Two stage magicians,
cut-throat rivals, seek to learn
each other's secret.
If you've seen the recent movie, The Prestige, you might think you already know this story. You would be wrong.
The Prestige (both book and movie) follow the careers of and lifelong rivalry between two stage magicians -- illusionists -- in London at the turn of the Nineteenth Century. Each has a culminating illusion the other cannot figure out, and each spends more energy and karma than he can afford, pursuing the trick and sabotaging the other.
I bought the novel by Christopher Priest because I found the movie enthralling. After that magic night at the cinema, I spent several satisfying hours researching Nikolai Tesla, a pioneer in electricity who was a contemporary and bitter rival of Thomas Edison. But I still had many unanswered questions about the story itself.
However, that was a different story from this one (though the book did answer my questions). Many characters in the book do not appear in the movie, but surprisingly, some characters in the movie do not appear in the book.
Even more surprising, some of the most important, pivotal events in the movie do not occur in the book. I believe they were added to give single events the same impact and emotional power as series of events in the book.
On the other hand, one of the most interesting aspects of the book is the influence of the two magicians' feud on their contemporary descendants, and that isn't even alluded to in the movie.
Finally, there are some great speeches in the movie that are original to that medium, most notably Sarah's comment that how sometimes her husband means it when he says he loves her, and the last speech given by Rupert Angier, where he admits to fearing where he will end each time he does his most famous magic trick.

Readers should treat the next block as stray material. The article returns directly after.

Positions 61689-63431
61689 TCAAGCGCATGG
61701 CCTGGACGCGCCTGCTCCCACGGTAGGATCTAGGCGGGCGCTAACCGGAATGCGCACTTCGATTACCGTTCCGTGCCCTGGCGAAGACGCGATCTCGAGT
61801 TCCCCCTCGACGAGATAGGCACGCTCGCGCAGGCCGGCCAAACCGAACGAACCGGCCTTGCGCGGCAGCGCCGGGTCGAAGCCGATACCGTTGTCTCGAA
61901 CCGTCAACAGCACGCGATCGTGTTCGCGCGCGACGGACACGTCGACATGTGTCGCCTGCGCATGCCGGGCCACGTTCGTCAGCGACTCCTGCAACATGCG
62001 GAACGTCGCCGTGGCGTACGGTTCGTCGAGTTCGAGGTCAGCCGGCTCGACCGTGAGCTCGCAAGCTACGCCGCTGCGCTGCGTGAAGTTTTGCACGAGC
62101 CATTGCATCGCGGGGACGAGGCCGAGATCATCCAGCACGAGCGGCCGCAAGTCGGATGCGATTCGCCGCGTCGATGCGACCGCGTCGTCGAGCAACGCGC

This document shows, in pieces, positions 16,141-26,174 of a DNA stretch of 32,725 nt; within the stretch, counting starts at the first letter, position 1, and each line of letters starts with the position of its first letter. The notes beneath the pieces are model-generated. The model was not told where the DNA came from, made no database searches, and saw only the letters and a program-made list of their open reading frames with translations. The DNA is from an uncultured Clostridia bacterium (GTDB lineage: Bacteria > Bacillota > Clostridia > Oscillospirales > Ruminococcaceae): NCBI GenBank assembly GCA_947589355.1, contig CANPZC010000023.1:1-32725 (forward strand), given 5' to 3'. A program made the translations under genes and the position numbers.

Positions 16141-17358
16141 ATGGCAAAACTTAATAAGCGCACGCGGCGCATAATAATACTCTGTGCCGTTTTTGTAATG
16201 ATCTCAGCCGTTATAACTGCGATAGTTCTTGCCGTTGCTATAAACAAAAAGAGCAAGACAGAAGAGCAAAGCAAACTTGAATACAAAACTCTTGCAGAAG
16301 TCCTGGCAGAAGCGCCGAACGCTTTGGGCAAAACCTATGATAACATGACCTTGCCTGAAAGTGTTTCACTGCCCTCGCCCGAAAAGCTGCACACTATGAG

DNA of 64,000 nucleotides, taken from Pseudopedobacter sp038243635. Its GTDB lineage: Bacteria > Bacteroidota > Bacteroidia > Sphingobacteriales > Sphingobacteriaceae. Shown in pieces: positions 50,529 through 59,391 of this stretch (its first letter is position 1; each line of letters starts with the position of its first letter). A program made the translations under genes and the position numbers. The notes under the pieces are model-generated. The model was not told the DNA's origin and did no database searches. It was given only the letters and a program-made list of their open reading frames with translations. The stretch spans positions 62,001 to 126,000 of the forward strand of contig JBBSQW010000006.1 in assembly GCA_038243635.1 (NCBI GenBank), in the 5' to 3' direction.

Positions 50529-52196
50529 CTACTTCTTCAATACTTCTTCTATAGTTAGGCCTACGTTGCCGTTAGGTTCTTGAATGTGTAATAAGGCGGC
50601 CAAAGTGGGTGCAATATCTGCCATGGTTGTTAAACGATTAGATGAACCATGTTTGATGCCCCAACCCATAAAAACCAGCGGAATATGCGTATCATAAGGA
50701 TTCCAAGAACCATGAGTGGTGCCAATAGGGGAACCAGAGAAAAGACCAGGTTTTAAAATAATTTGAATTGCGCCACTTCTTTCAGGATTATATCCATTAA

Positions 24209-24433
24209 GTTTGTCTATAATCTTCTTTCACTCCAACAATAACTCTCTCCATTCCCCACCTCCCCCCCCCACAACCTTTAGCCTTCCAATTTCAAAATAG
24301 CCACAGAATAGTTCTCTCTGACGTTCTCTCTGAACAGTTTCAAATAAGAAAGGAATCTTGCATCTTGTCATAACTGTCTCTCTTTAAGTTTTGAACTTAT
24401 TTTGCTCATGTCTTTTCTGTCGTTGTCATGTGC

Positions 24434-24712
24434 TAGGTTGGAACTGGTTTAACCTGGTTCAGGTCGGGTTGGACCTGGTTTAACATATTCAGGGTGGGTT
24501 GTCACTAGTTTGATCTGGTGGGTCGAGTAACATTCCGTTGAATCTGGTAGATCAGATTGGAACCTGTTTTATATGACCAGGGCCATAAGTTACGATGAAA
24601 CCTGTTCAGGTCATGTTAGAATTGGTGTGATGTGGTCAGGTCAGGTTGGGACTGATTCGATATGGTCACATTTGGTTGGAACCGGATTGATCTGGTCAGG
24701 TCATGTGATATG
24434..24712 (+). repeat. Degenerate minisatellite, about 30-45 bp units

The most important fact, however, you will know if you've seen the movie, and it colors the read. I found myself reading The Prestige as one rereads a book: watching to see how carefully the author set up the scene that will be the book's denouement. But the read was not any less fascinating, and Priest's setup was skillful indeed.
These are wonderful characters, if a bit ruthless for my liking: fully developed and leading action-filled lives of intrigue. Priest manages to capture a sense of Nineteenth Century writing in the sections that purport to be diaries from the period, without alienating a modern reader. And even knowing the ending, I didn't want to put the book down. Twice, when I woke in the middle of the night, I turned on the light to read rather than getting my much-needed sleep.
In fact, the only thing that kept the book from being perfect is that the contemporary conflict, the one the descendants have to deal with, was not resolved. Though all my questions from the movie were answered, the book opened a new one: what the heck happened? The last page seemed to turn in the middle of most intriguing action, and I felt like I'd been aroused by a skillful lover who lost interest before finishing the deed.
What makes the book (and movie) especially powerful though is that the author/producer have managed to take the techniques and style of stage magic and apply them to a narrative story.
- First, the artist (author/producer in this case) sets up a trick: hints, suggests or explains what will be attempted. This step involves misdirecting the audience.
- Second, the artist performs the trick: the story is written, the movie is produced, and the reader follows the story as an audience follows an illusion. In this step, the artist displays skill, acquired only by a lifetime of practice.
- Finally, there is "the prestige" or product: the rabbit that didn't exist before emerging from a top hat, the applause and bewilderment of the audience. In the world of the novel/movie, the "Prestige" is both metaphorical and literal, but in the illusion Priest has created for the reader, it is a haunting.
Put more plainly: this story will haunt you. You will examine it from all sides, wondering how Priest did it. You will think of it for days, even weeks: wondering if it's possible (and telling yourself that, as with any illusion, of course it's not, don't be silly!). And the silent applause will grow as you recognize Priest's skill.
I have only one response: I stand and applaud. "Bravo, Christopher Priest! Bravo."